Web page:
Bias is a growing concern for New Zealand businesses trying to increase diversity and inclusion in their workplace, according to new research. The latest New Zealand Diversity Survey revealed that 48 per cent of organisations identified bias to be a key issue, up 18 per cent from the previous survey six months ago. Bias is now ranked as the third most important diversity issue in the workplace, behind wellbeing and flexibility. Diversity Works Chief Executive Bev Cassidy-Mackenzie is pleased to see there is a growing awareness around the impact bias can have. “Bias, particularly unconscious bias, can subtly undermine the many hours organisations invest in creating a culture that embraces diversity and inclusion. But awareness is the first step in mitigating its effects.” Public sector organisations are even more cognisant of bias, with 51 per cent of those respondents ranking it as a concern, making it the second most important diversity issue, behind wellbeing, for the public sector. “That’s not surprising. Many of New Zealand’s public sector organisations have made a real commitment to reducing the impact of bias, working with Diversity Works New Zealand on training and other strategies,” says Cassidy-Mackenzie. Bias was identified as one of the factors impacting the gender pay gap in New Zealand in research released recently by the Ministry for Women. “Publicity around the gender pay gap and research into its causes may have impacted the Diversity Survey results. Gender was identified as an important issue by 45 per cent of respondents, up from 29 per cent in our previous survey.” “We think it’s great the message around bias and the gender pay gap is spreading, and that organisations are gaining a better understanding around these important issues, and how they impact their workforce and ultimately, business performance,” she says. Top Tips: Practical steps to closing the gender pay gap Other key findings from the April 2017 New Zealand Diversity Survey were:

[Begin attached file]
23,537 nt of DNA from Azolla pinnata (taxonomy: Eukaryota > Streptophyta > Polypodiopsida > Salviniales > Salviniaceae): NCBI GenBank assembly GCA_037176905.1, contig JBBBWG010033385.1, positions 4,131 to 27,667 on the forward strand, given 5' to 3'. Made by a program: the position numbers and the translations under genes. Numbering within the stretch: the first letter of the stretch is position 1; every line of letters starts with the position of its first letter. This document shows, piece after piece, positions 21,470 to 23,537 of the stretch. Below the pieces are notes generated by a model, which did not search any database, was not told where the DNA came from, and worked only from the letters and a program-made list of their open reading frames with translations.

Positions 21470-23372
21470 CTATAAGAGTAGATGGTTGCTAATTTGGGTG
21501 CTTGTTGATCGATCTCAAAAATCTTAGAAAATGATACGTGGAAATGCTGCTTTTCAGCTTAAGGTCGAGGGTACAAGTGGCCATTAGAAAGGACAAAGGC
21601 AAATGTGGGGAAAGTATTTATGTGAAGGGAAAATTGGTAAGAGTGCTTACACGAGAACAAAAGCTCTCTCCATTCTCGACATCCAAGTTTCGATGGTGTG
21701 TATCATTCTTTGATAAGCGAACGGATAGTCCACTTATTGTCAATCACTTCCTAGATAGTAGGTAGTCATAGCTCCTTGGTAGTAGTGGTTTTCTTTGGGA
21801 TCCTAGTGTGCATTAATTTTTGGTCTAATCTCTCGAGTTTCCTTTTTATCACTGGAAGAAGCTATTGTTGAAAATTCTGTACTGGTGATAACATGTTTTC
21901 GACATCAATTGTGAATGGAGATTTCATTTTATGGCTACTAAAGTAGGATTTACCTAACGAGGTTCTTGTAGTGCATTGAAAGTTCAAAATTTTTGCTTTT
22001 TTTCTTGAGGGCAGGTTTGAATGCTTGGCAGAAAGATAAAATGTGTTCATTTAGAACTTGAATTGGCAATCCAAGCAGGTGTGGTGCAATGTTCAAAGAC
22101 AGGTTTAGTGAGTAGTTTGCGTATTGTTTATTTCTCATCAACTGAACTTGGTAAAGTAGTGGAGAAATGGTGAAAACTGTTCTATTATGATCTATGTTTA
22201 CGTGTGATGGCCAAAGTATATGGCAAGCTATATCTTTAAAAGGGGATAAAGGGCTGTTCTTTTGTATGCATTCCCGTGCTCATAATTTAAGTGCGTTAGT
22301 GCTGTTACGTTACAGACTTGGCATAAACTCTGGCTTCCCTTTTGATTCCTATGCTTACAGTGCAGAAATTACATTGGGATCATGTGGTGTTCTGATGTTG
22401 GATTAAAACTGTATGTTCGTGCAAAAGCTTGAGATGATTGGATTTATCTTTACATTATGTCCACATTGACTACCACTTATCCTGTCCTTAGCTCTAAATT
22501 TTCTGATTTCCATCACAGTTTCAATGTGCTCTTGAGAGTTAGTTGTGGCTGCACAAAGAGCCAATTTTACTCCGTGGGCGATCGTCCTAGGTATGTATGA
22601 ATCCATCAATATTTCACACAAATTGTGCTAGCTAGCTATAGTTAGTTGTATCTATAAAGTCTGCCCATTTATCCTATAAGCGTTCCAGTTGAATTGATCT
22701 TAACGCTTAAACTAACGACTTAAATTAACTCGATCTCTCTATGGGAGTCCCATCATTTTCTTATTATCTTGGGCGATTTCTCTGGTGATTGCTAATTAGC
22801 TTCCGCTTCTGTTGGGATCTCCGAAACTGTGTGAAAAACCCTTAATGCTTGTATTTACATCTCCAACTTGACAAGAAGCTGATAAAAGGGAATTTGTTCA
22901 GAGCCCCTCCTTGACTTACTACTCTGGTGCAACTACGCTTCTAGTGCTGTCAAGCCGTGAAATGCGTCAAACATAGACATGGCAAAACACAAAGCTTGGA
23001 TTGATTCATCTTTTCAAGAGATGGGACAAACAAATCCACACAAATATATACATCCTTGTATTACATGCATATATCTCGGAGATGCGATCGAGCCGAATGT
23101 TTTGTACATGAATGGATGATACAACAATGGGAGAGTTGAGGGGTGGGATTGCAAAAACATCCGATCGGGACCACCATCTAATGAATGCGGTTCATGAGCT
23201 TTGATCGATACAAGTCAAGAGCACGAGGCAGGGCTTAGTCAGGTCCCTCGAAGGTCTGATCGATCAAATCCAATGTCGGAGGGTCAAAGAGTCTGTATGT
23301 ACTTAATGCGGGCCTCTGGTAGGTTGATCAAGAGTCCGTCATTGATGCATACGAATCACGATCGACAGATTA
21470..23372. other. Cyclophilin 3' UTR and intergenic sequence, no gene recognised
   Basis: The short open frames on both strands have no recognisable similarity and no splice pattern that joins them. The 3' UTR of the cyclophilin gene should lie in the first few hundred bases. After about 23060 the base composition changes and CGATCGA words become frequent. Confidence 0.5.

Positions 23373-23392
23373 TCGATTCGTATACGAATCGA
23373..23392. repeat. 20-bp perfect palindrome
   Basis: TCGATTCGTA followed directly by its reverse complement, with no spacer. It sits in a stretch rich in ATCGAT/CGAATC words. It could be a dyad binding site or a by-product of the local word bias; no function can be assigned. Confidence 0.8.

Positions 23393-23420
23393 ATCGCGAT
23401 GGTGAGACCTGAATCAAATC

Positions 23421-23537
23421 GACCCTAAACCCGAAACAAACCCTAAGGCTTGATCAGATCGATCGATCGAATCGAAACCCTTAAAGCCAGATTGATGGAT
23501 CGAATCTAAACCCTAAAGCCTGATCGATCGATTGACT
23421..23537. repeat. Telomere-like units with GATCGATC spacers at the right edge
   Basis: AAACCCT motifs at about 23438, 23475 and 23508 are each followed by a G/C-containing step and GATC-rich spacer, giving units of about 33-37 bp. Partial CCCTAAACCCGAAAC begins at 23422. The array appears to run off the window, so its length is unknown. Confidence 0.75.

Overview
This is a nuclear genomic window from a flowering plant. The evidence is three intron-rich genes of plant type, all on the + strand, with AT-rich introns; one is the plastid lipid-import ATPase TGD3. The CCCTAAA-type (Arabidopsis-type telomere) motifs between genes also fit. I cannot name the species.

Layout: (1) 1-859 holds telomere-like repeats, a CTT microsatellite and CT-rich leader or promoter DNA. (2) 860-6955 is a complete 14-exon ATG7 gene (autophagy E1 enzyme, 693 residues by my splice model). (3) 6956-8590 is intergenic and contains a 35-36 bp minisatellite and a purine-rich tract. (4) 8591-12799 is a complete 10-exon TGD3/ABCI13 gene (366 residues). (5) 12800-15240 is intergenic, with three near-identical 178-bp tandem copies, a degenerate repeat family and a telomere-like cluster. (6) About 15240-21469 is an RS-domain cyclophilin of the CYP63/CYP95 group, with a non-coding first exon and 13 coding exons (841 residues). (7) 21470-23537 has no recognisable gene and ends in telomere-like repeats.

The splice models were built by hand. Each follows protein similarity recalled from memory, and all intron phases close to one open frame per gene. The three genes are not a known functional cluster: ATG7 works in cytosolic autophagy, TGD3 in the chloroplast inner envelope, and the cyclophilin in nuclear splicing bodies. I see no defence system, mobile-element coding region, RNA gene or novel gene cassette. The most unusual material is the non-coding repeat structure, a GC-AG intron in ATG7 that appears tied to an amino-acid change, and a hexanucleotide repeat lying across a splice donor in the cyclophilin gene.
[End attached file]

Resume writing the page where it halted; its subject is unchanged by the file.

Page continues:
- Wellbeing & wellness are still the number one diversity issue for New Zealand organisations, with 67 per cent ranking it as important. This is up five percent compared with October last year.
- Flexibility is the second most important diversity issue for private sector organisations, with 59 per cent ranking it as a concern. In the public sector, slightly less than half of organisations see this as an important diversity issue.
- New Zealand’s aging workforce continues to be a significant concern, with 47 per cent of organisations rating it an important issue, up three per cent from October 2016. However this is the diversity issue for which organisations are least likely to have a policy or initiative in place to address.
- The number of organisations that considered ethnicity an important issue increased from 27 per cent in October 2016 to 41 per cent in April 2017. But more than a third of survey respondents reported that ethnicity was not an issue at all.
- Nearly a third of organisations (32%) have a diversity strategy or plan in place, up from 20 per cent in October 2016, and 60 per cent take diversity into consideration in relevant HR policies.
Download the full report of the New Zealand Diversity Survey April 2017 The NZ Diversity Survey, which was initiated in 2013 to create a better understanding of the key diversity challenges facing New Zealand organisations, is carried out twice a year by Diversity Works New Zealand in partnership with the New Zealand Chambers of Commerce and has been supported by AUT, and now Massey University.